| King Arthur and His Knights|
|by Maude Radford Warren|
|Twenty-one stories from the Arthurian legends specially selected and adapted for children and told in simple well-written prose. The stirring tales of these chivalrous knights awaken the readerís admiration for courage and gentleness and high sense of honor essential in all ages. Ages 9-12 |
HOW ARTHUR FOUGHT WITH ROME
N the time of the great Roman, Julius Caesar, about
five hundred years before King Arthur was born, the
people of Rome conquered Britain. They made many
improvements in the land, building roads and walls, the
remains of which may be seen to this day. But they also
forced the Britons to pay them much money. All the
kings did this up to the time of Arthur. He, however,
considered that England was his own. He had conquered
the lesser kings, and made one realm of all the land,
over which he ruled with wise government. So he refused
to send any money to Rome.
 Once King Arthur's knights were all together in the
great hall. It was a time of peace, and they spent the
days in riding and hunting. On this day, while the king
was sitting on his throne, twelve old men entered, each
bearing a branch of olive, as a sign that they came in
peace. They were the messengers of the emperor of Rome,
and, after bowing to the king, they said:
"Sir, our mighty emperor sends you greeting, and
commands you to acknowledge him as lord, and to send
him the money due him from your realm. Your father and
his predecessors did this, and so must you. If you
refuse, the emperor will make such war against you that
it will be an example to all the world."
At this the young knights laid their hands to their
swords, but the older knights, who had self-control
enough to hide their feelings, waited to see what the
king would do.
Arthur bowed courteously to the messengers, and told
them that he would soon give them an answer. He
commanded a knight to take them to a lodging, and to
 see that they had all they needed, and he ordered that
no harm should be done them. Then he called a council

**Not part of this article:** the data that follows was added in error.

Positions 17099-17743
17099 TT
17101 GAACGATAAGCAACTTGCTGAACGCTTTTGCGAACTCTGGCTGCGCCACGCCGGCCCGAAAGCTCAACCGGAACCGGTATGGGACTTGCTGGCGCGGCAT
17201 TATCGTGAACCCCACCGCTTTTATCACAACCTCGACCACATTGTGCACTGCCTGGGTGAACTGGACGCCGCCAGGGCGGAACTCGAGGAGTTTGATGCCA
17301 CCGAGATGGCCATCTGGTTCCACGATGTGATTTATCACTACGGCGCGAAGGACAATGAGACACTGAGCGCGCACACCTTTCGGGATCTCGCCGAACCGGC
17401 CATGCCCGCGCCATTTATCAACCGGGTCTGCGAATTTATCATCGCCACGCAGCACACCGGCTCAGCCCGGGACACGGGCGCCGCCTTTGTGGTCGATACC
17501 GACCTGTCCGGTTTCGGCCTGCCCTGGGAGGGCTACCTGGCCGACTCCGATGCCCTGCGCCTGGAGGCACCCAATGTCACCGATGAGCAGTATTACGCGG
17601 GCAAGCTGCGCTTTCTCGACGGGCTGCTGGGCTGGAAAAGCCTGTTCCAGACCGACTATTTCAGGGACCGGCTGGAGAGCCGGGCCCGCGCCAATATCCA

of his great lords and asked their advice.
Sir Lancelot, Arthur's favorite lord, spoke first,
"My lord, we have rested for many weeks, and can make
sharp war now. In days gone by, we should not have
dared attack the Romans, and indeed, our attempt will
make the world wonder. But of a truth, we ought to
Then spoke King Angus of Scotland:
"My lord Arthur, you are the greatest lord on earth.
You have made all of us lesser kings your subjects, and
bound the kingdom together, and stopped our civil wars.
We love you and we will help you. We pray you to make
war on these Romans. When they ruled our elders, they
demanded much gold and made our people very poor. If
you will fight, I will furnish you with twenty thousand
men, and will bear all the cost of them myself."
Then all the other lords promised to furnish men and
arms. When Arthur heard this, he was glad of their
courage and good
 will. He called in the messengers and said to them:
"Return to your emperor. Tell him that I refuse his
command, for I owe him nothing. I have won this
kingdom by my own strength. Tell him that I shall come
with all my army to Rome and make him acknowledge me as
Then Arthur told his treasurer to give the messengers
gifts, and to take them safely out of the country. Sir
Lancelot conducted them to the sea, where they took
ship and sailed to France. On they journeyed over the
Alps and into Italy. When they told the emperor of Rome
their message, he said:
"I had thought Arthur would yield."
But the messengers said:
"Sir, his face would have told you, if you had seen it,
that he would never yield. In truth, there is need of
fear, for he is a great king and surrounded by great
"This is foolish talk," the emperor said. "Remember
that we are Romans. We have ruled the world for
centuries, and a little king of little England shall
 us fear. You say that he is coming to fight with us. We
will take a few troops and go forthwith to France to
The messengers begged the emperor to take many troops.
"My lord emperor," they said, "these men of Arthur are
very numerous and very brave."
So at last the emperor brought all his men to France,
and there, whenever he found people who were loyal to
Arthur, he killed and laid waste.
Meanwhile, Arthur had gathered together all his troops.
He bade farewell to Queen Guinevere, who was so grieved
that she fell in a swoon. Then he rode off at the head
of his men till they came to the sea, and there they
embarked in ten thousand boats and sailed to France.
They marched till they came near to the troops of the